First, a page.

7 Dangerous Decisions That Ruin Careers Before They Begin
Posted on February 27, 2015
In life, whether it’s your career, your marriage or a litany of other situations, often times it’s not the decisions you make after the fact that can destroy you. It’s the decisions that you make before entering into situations that can destroy you.
Here are seven dangerous decisions that ruin careers before they even begin.
1. Choosing the wrong degree:
If you’ve graduated from college and have chosen a degree and a field of study based on a career that no longer exists when you graduate or you didn’t thoroughly research the career your degree is based in, you could be in for a world of trouble.
2. Pursuing your passion:
No one is a bigger advocate for pursuing their passion than I am. In fact, sometimes I think I over-index and over-emphasize the importance of pursuing your passion. The fact of the matter is that passion rarely pays the bills, because most people are passionate about things that don’t have a strong correlation to income opportunity. That being said, be sure that before you pursue your passion, you understand your income opportunity. It’s great to want to ‘help people’ by becoming a therapist, a nurse or a social worker, but those fields may not pay you enough to live the lifestyle you desire.
3. Chasing cash:
I love money. Who doesn’t? Everybody wants more of it. However, earning a high salary comes with tremendous sacrifices. Your stress-levels will increase, you’ll lose personal time and in the end you have to ask yourself is it worth it? For some people it is and that’s ok. Just know what you’re getting yourself into.
4. Choosing the wrong career:
Uh oh. You chose the wrong career. This decision is a great ‘catch-all’ as it sums up the bigger picture problem. Perhaps you didn’t research your career thoroughly and now you’re knee-deep in it and you absolutely hate it.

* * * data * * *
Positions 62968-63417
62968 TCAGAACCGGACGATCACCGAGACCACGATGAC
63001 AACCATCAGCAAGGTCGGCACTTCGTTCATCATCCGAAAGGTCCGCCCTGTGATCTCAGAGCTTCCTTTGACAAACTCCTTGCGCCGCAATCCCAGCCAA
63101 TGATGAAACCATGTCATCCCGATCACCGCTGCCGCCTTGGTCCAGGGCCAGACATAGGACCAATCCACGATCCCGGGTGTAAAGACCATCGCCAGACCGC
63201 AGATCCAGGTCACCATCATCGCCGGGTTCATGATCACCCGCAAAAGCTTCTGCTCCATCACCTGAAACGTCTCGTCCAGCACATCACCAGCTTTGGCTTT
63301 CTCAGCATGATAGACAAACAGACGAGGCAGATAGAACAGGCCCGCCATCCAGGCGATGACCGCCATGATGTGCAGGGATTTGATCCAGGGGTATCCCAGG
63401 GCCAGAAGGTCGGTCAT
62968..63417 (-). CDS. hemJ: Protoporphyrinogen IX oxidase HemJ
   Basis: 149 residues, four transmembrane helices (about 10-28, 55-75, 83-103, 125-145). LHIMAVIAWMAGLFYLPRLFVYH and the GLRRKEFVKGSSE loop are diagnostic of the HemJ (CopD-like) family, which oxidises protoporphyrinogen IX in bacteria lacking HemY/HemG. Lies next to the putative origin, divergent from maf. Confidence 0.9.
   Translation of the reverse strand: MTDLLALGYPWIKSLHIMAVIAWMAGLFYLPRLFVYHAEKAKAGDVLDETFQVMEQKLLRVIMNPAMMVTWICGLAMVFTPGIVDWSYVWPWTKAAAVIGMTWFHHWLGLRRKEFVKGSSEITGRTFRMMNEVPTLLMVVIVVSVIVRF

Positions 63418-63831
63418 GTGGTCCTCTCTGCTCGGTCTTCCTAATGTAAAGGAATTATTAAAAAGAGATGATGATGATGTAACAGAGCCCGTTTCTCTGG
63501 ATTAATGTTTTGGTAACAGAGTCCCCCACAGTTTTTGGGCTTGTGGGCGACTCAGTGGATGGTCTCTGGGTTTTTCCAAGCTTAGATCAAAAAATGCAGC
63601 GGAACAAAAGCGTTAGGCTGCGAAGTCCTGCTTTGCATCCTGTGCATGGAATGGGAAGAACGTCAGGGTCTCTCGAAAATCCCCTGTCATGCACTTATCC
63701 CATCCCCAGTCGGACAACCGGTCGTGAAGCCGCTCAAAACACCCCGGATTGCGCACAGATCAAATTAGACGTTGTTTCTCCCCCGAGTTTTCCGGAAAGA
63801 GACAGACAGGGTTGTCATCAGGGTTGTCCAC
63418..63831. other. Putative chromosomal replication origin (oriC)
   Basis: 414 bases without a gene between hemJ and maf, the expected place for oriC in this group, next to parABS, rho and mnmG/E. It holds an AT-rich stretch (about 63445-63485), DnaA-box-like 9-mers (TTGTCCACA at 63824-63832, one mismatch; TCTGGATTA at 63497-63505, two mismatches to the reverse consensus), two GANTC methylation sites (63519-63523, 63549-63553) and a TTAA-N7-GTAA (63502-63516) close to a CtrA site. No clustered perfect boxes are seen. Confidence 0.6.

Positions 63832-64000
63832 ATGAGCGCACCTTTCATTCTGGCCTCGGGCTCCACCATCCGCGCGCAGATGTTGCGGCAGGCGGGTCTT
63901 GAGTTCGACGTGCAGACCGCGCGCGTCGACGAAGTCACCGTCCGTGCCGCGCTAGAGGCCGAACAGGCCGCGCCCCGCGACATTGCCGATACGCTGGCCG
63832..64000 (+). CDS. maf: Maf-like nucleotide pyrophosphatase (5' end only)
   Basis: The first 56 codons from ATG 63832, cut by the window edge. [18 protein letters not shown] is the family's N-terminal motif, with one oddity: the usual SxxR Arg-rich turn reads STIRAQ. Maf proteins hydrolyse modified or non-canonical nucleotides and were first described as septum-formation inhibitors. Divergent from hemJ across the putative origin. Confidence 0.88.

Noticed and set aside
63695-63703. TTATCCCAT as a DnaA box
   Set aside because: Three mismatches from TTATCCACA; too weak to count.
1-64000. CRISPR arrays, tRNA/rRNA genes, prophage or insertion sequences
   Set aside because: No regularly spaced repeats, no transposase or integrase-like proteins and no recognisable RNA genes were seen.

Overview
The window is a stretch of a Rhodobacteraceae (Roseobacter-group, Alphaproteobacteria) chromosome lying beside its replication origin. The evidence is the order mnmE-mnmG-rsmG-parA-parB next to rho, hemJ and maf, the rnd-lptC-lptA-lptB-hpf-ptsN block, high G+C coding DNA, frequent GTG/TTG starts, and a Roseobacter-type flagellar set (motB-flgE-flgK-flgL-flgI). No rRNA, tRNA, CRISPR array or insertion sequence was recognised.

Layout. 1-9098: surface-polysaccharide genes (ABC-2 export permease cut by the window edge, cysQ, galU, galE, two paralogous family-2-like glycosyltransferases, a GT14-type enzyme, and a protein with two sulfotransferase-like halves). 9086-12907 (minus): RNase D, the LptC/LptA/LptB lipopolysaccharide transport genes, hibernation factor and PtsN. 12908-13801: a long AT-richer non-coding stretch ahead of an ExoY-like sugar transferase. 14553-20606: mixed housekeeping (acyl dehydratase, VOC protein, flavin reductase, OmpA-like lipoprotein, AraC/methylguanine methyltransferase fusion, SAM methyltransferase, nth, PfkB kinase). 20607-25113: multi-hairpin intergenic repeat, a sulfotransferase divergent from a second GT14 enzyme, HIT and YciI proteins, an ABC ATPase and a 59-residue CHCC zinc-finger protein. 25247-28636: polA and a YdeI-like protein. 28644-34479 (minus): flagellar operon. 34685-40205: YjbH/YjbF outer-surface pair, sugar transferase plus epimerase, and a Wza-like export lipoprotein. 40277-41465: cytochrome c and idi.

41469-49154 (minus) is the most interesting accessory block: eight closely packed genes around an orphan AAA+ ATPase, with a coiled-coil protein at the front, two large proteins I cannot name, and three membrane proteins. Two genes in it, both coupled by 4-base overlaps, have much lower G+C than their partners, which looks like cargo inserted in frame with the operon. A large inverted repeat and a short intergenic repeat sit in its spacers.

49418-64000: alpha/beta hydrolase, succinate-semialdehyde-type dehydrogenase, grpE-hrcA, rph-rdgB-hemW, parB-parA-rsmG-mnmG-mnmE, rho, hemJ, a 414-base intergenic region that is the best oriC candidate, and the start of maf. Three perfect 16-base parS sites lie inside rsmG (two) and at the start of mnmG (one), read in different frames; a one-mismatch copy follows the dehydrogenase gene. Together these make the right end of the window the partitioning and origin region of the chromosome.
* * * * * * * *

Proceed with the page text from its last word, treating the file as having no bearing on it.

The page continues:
5. Ignoring your aptitude:
Your aptitude is critical in determining the career you should pursue. However, no one ever thinks about this. It’s never discussed in grade school or in college. Instead, teachers, professors and guidance counselors ask students “What do you want to be when you grow up?” or “What are you interested in? Those are the dumbest questions anyone could ever ask themselves as it pertains to making the biggest decision of their life, which is choosing their career. When you’re a child you have no idea how many different career options are truly available and as far as choosing your career based on what you’re interested in, that could change by the second. If you focus on your aptitude, you’ll choose a career based on your natural gifts. It’s a great starting point for determining a career field that will best suit your natural talents, gifts and abilities.
6. Outlandish expectations:
So many people go into their careers with outlandish expectations. I blame this on the fairy tale that’s presented by high school and college guidance counselors. Psych majors and nurses know about this fairy tale all too well, as they’re told how incredible it will feel to help people and change or save their lives. That sounds great and it is, but eventually the ‘feel good syndrome’ wears off and what’s left is long hours and low wages. If you’re ok with that, then that’s fine, but what happens if you’re not?
7. Silly salary demands:
Lawyers are intimately familiar with this issue. It’s not their fault though. At least not entirely. Over the past few years law school students and alumni have been suing their colleges left and right for misleading them about the salary expectations of their field. While a tremendous amount of blame can and should be placed on the universities who mislead these students, that doesn’t negate the responsibility of the individual who should be conducting their own independent research.
If you liked this post, you’ll really like my career development course. Check it out, as well as the trailer below: